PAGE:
so it's practical at the same time. Graham: But what about lectures? Josie: You don't attend any. actually. Josie. So how long is the course? Josie: It's six months. Josie: And a CD-ROM. Before you hear the rest of the talk you have some time to look at questions 4-10.mainly because of their feel and texture. Graham: Plays the actual music? Josie: Yes. is beginning to overturn that idea Question 6: Brimblecombe and Ryhl-Svendsen. why don't you call round sometime and I'D show you the sort of things we do. In 2 because is followed by a clause (because + subject + verb. time and money Question 3: small pieces broken from. with at least 64 Megabytes of RAM.. you've got to do six assignments . Graham: No problem. lost Paragraph B: Ryhl-Svendsen. or if you want some more examples of the music. Graham: Oh. But that's not all. it's all distance learning. And that's a feature of the course: we often look at modern Hollywood themes to illustrate concepts in classical musk. So lots of the students aren't here in Canada at all .). E: All kinds. you can listen and watch at the same time. we looked at a bit of the music from the movie Star Wars .. D: Oh. Graham: Mmm. breakages.. I've got 128. but they're mainly in the big cities.. obviously. 1 went to one in London . Do you know it? Written in the 1850s .. so you could actually enrol for the next one if you wanted. You can even listen to some of my music! Graham: That would be great. breakage.ANSWER KEYS (MODULE D) Josie: Yes.. Like in the last module I did. I liked some of It but not all. vacuum cleaner bags Paragraph B: fragments. the vacuum cleaner bag Question 4: Ryhl-Svendsen. really clearly and it also allows us to play back any piece of music on our computer at home.. time. and the programme plays it back to us. I suppose I like ceramics best . expense Paragraph B: cleaning exhibits. I started last September and 1 finish in February. there are links there to things that you can listen to. If you mean artwork for public places. and of course you can do it at your own pace.the Darth Vader theme. I think.we've got someone from my group in Jamaica.. Anyway. In order to pass. analysed Paragraph D. It starts in January. Ryhl-Svendsen. London's Tate Gallery. London's Tate Gallery. microscope slides.and we could see there were all sorts of parallels between them. Well. Graham: That's OK.I love landscapes. There are two a year.more how the artist sees them. especiaUy if they're colourful.. quite complex stuff for various instruments.. you know. but local people should have a choice about it.. analysis Paragraph C: Brimblecombe. Roskilde. Josie: Then we looked at a theme from Wagner's Tristan and Isolde. analysed .showing a group of modern painters. if it's a good one. we can write our own music. F: It all depends. we have some great galleries and museums. so it's computer-based. are you sure you don't have time for that coffee? 5 1 2 3 4 5 6 7 majoring. and a sound card. etc. then I'd much rather have a painting . FOCUS ОП r e a d i n g page 49 1 а В b 1 Paragraphs A-B 2 Paragraphs C-E 3 Paragraphs F-I 2 a Question 2: keeping historical items clean. lectures skius theory credits assignments. There's quite a lot of theory. thanks. disappearance Question 5: Brimblecombe. microscope slides. Graham: And how many credits is it? Josie: Three. it sounds really interesting? Do you have a coursebook? Josie: No. so it means that your computer is actually your own musical instrument! And we can even submit our finished pieces to our tutor by e-mail. of course. Now listen and answer questions 4-10. well there's a multimedia course website on the internet where you can listen . so if you don't understand something you just go back.and take a final examination. B: About two weeks ago. the music we write. examination Focus on speaking page 48 l i e 2h 3g 4f 5 i 6d 7a 8c 9b 2 a 1 b 2 c 3 a b Speaker A 5 Speaker В 2 Speaker С 6 Speaker D 3 Speaker E I Speaker F 4 Tapescript A: I think I'd prefer to have a photograph of someone. I'd say they're essential. Roskilde.I'm just doing my fourth one now . 3 1 I suppose I like ceramics best . Graham: So how does it work? Josie: Oh. tiien I think the local government should pay . modules optional distance learning. 2 I'd prefer to have a photograph of someone I know because paintings of people can be really different.. but it's all done through musical examples. does not support the idea Paragraph C: Brimblecombe. Josie: Yes.they're studying from home all over the world . we don't use one. Graham: So you do need your own computer. It's all online. oh and some from Hong Kong as well. Like I said. C: Well.yeah. We're given a software programme called NotaAbilityLite and what it does is it presents what we write. In 1 because of is followed by a noun (because of+ noun). and a couple from Taiwan .! know because paintings of people can be really different .mainly because of their feel and texture. Now.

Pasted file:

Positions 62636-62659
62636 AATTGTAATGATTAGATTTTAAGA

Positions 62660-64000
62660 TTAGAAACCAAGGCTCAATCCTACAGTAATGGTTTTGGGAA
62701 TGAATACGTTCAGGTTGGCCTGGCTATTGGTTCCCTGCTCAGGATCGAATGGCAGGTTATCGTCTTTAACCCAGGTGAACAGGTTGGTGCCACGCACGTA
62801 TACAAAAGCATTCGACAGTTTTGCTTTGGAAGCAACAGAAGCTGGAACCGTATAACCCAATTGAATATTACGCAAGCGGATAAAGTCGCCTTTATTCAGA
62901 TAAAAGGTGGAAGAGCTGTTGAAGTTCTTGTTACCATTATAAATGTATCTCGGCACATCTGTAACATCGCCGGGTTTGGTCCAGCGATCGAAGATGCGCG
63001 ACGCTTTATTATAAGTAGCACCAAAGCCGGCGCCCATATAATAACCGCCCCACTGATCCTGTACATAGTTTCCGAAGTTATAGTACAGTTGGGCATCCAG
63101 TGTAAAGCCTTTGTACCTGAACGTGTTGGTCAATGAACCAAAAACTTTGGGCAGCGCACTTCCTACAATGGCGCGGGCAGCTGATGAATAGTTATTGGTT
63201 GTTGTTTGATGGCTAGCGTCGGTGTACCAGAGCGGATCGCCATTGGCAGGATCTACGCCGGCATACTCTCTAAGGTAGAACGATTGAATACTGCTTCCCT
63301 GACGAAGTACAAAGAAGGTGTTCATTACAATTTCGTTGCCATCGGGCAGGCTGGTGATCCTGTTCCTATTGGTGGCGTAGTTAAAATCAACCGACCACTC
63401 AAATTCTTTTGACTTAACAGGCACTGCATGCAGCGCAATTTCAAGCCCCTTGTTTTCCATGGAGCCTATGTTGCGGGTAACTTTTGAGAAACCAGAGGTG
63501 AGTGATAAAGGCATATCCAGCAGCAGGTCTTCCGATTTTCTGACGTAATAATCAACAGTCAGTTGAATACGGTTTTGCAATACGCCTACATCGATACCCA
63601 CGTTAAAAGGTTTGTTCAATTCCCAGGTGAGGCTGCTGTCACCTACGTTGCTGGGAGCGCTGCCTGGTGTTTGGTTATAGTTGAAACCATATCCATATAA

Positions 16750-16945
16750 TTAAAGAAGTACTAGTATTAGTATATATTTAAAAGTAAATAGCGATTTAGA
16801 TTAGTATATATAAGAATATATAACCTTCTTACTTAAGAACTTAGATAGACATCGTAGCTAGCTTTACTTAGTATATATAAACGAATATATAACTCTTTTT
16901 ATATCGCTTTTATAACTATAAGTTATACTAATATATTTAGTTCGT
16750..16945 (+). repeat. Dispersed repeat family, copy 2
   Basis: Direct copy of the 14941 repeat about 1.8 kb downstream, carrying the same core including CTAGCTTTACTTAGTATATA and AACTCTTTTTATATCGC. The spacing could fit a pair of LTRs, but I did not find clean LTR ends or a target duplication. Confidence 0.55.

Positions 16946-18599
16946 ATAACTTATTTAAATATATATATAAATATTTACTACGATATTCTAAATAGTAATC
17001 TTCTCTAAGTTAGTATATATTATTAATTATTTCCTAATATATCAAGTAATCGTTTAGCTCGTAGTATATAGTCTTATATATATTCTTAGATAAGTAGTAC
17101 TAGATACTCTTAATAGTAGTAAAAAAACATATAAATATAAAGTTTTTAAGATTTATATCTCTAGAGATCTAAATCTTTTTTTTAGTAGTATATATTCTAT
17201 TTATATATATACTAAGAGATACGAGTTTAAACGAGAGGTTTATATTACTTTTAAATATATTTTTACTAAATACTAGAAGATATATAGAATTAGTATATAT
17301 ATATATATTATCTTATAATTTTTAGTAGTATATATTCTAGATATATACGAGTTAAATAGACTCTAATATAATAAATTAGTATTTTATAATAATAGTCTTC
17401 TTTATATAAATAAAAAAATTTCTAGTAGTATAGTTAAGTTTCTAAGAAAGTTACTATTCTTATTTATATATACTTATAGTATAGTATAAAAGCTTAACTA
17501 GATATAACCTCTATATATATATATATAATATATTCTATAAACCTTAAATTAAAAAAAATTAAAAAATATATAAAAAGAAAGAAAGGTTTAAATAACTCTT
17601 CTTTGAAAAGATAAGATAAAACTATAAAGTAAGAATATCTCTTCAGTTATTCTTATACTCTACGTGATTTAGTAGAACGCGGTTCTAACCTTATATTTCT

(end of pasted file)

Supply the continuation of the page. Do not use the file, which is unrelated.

in fact there is a famous saying that in Bali. When independence came in 1945. visitors' jeans b The word does not fit grammatically in the sentence. Expatriate artists from Holland and Germany settled on the island bringing paper. in the hope of achieving personal wealth and fame. but it had important effects. and in Bali they cultivated rice and built temples ornamented with wood and stone carvings and statues. this was only on a small scale..as well as the myths and legends of their history. In this week's lecture we're going to move south and look at the very special way in which art has developed in the beautiful island of Bali. Dutch 154 . at the beginning of the Iron Age. art then took on a very different role: as a tool accessible to everyone in the fight of the Balinese people against colonisation rather than as the property of a minority.) b 10-13 A. as well as to move away from the traditional focus on narrative painting towards something closer to their own experience. when sculptors. and are something that people do on a daily basis. G (Answers can be written on the answer sheet in any order. is to do with its expected lifespan. This was an important period in the artistic development of the island. Carvings are made in soft stone. wooden statues are destroyed by insects. I'll begin by giving you a brief historical overview. and instead of Focus on listening 2 page 52 1 a 1 Art in Bali 2 First part: historical events and their importance for art.harvests.) ships visited the island to trade in spices and luxury goods. any formal training is needed. Last week we looked at the traditional art of Japan. reflecting his own individual world view. sculpture. priests and painters worked together in the service of the ruling families.) 4 information 5 (the) outside 6 sticky patches 7 numbers 8 clothes 9 fibres 3 a Paragraphs G-I (Paragraph F also deals with solutions. Shortly after this. motorcycles. everyone is an artist. hotel menus and so on.over the centuries the rich soil and the fact that food and shelter are readily available has given the islanders the leisure to develop their arts. The Hindu religion was introduced in thel4th century AD. and this has remained the main religion on the island. Chinese ink and other new materials with them. which is gradually destroyed over the years. F. For Balinese artists. but not those suggested by the researchers. and from the 17th century onwards. It's thought that the first inhabitants of Bali were farmers who arrived around 3000 ВС . First you have some time to look at questions 1-10. levels of dust. a noticeable proportion. And Balinese art is not restricted to temples and offerings . Gradually the old royal families lost their power. Viking ships. visitors Question 8: the most serious threat Paragraph E: the biggest menace Question 9: a significant component. or talk about art. visitors' jeans Paragraph E: Viking ships. Many of the features that give this art its special place in the world today can be traced back to these historical roots. stories of the beauty of the island of Bali began to spread around the world. poets. dust levels.it decorates objects such as jackets. Bali's rich natural resources have always made it an alluritig goal for merchants. not permanent. In the 20th century. At first. While painting. ' But perhaps the most significant characteristic of Balinese art. The humid climate rots paper and cloth paintings.. in the 1920s. fruit and cakes offered at the temples on festival days and celebrations. One factor which has contributed to this productivity is Bali's fertility . Rather than painting everyday scenes. Another special characteristic of art in Bali is that it is not generally seen as an individual pursuit. And it's not considered that to make art. light and perspective. They worked with local artists. art is often carried out by the artist on his own. One feature that is rooted in the events of the last century is that today in Bali the production and the appreciation of art is not restricted to a minority . expressionism. objects. C. They probably originally came from China. which is now part of Indonesia. and eventually in 1906 the Dutch East Indies Company was founded and the island became a colony. art is something that's done as a group and many artists may participate in one piece of work. Art is just produced as part of Balinese life. exhibits Paragraph E: both studies indicated. market scenes and daily tasks . women have channeled their creative energy into making lavish offerings to the gods with ^ spectacular pyramids of flowers. encouraging them to experiment with concepts like / naturalism. carving and music have traditionally been the province of men. But Balinese artists accept that their work is ephemeral. and one that distinguishes it most from the art of the West. second part: characteristics of Balinese art today b a) 2 I China 2 (the) ruling families 3 colonisation 4 tourism 5 everyday life 6 formal training 7 (the) fertility/rich soil 8 (the) religion 9 group 10 permanent Tapescript You will hear part of a lecture on art and culture in the Indonesian island of Bali. this desire for an art to match a new national identity became stronger and the traditional narrative paintings started to give way to scenes showing the everyday life of the Balinese people . visitor. All these kinds ofart still have close links with the religion of the people. с 1 (systematic) research 2 damage 3 (Viking) ships (not WOO-year-oM ships as this repeats information given by ancient. and Balinese art underwent another vast transformation with the advent of tourism to the island. the magnificent offerings of fruit and sweets are eaten. In the West. Even fruit salad is served witb flowers strewn on top. Now listen carefully and answer questions 1—10.ANSWER KEYS (MODULE D) Question 7: research findings. artists concentrated on narrative paintings illustrating the epic stories of Hinduism.